I logged into my wifi and log into the crosh shell as instructed:

Looking good. Now is time to update my Legacy Boot capability, which in my case, is the RW_LEGACY from MrChromebox as mentioned earlier. After that, to get back to the ChromeOS login screen, I restarted the laptop. The 2 loud beeps happened again and I got back to the ChromeOS setup panel, which shows that I am still logged into my wifi.

Finally, it was time to install GalliumOS. I had 2 choices, the standalone setup that uses a bootable USB and dual-bootup that uses chrx install script. I decided to go with the dual-bootup. The process for that was also pretty smooth. I followed the steps and went with the recommended 9 GB space allocation:

First Run of Chrx Script

After chrx rebooted and “repair” the laptop, I have to run the chrx installation script a second time:

Chrx Installation Script
The anticipation……

There were some confusion as the second run of the chrx install script didn’t seemed to work, which turned out to just be a disconnected wifi. After that, it was a smooth sailing!

Installing GalliumOS Core Image
It’s loading… it’s loading!

I set up my chronos account password, and the rest is just customization all I want! I found a reddit for GalliumOS, and got some good recommendation from the post What To Do after installing Gallium OS: A noobie’s Guide for other chromebook noobies. Some softwares I added were Firefox (with all my favorite addons: ABP Adblock, NoScript, Blur, Firebug, and Pocket), PIA VPN, Cisco AnyConnect, VIM, Sublime Text, GIMP, LibreOffice Writer, and Gnome Software Center.

What I Have Been Doing 2016-2017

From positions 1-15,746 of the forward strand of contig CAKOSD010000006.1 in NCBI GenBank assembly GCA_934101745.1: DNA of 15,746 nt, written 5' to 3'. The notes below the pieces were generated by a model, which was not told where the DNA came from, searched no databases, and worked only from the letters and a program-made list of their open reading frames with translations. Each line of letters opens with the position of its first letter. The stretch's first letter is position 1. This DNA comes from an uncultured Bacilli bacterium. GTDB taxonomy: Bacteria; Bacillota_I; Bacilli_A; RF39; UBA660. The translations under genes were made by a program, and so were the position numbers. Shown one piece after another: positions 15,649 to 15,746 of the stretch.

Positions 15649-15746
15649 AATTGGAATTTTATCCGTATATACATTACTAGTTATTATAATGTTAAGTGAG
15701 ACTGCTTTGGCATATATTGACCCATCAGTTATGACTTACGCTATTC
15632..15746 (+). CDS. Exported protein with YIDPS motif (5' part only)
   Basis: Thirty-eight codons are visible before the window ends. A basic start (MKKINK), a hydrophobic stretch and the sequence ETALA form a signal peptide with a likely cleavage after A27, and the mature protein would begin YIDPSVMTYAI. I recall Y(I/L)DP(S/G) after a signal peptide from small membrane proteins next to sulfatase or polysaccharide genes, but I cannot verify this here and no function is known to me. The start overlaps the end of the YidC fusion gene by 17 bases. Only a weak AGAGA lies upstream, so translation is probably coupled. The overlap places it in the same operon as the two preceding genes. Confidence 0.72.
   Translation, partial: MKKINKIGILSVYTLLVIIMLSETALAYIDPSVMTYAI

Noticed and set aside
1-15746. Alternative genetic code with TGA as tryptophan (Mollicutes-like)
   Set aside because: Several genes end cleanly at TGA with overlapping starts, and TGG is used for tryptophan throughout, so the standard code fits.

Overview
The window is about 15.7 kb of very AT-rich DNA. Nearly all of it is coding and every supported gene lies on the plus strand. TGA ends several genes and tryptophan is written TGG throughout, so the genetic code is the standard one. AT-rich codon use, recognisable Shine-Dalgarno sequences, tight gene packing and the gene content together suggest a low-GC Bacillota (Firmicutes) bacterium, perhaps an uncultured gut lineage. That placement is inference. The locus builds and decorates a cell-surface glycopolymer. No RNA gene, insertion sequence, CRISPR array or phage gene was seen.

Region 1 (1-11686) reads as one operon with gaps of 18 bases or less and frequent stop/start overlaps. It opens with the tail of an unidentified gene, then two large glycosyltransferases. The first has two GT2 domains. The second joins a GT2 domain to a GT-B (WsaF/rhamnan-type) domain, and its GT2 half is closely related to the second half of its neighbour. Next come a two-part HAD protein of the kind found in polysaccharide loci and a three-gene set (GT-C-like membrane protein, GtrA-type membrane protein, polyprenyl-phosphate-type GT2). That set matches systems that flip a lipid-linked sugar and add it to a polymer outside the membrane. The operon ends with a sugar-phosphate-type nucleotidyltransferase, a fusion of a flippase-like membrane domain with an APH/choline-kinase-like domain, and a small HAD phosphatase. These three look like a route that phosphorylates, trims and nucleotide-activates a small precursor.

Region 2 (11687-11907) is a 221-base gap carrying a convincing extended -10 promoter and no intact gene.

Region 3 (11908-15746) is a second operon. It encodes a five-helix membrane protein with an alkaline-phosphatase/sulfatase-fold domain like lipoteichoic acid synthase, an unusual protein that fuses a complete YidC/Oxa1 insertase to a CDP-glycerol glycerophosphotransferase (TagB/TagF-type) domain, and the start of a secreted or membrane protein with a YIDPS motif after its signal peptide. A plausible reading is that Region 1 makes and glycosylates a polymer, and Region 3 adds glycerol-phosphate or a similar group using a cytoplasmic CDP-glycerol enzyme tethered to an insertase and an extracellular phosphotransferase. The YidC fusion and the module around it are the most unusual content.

Before I post my 2017 Resolution, let’s list out and organize out what I am doing now. Cause honestly, I think I am doing too much at once. I need to trim down and focus. Ok, so here goes!

  • MIT’s 6.00.1x Introduction to Computer Science and Programming Using Python course
    • Just started this week. I am regretting it a bit now, cause it is asking my to install Anaconda right away, and the last time I did that it messed up my localhost Django practice page – conda does not get along with pip and virtualenv. This is definitely going to be more focus on data science than just Python. I like Python a lot, so a lot of time I forget most people use it for data science, not web development.
  • Functional Programming, cause I want to learn React.
    • This is growing into a monster. I only know basic vanilla JS and jQuery from like 2 years ago when I first got into web dev. One month of study, and I am now on 3 different tutorial cause everyone talks about a different aspect of modern JS. This is what happened:
      1. At first, someone recommended me to watch funfunfunction’s Youtube channel Functional programming in JavaScript. Oh, he’s funny indeed… Oh my god how much had JavaScript changed in the last 2 years!?!?!? Promises? Currying? Map? Filter? What Da H?
      2. Google. Google. How come the functions are all written differently (<— was not fully aware of the whole ES5-ES6-ES7 tangle of mess)
      3. Maybe my foundation just isn’t good. I had never read the holy grail JS book, Eloquent JavaScript. They were just talking about how good it is in the Women Who Code JS Meetup. Let’s do it. Oh, Wes Bos have a really cool video called JavaScript 30? Even better. I will make myself program once a day in JS! Let’s do both.
      4. Combining Eloquent’s Chapter 5 content with Wes Bos’ Array Cardio part 1 and part 2 was really good in helping me to finally understand higher order functions like map() and reduce().
      5. Decided to do Eloquent exercise – which is in ES5 – with ES6/7 instead to learn the differences between the versions.
      6. Wait, wait, wait. Why is object and prototype completely different between ES5 and ES6!? And the constructor! The class! What is even count as object in JS? (<— comes from a C++/PHP7 background)
      7. Found Secrets of the JavaScript Ninja in Barnes & Nobles. Great, another book. But I need it, cause it will explains what on earth is going on with this function-object JavaScript mess.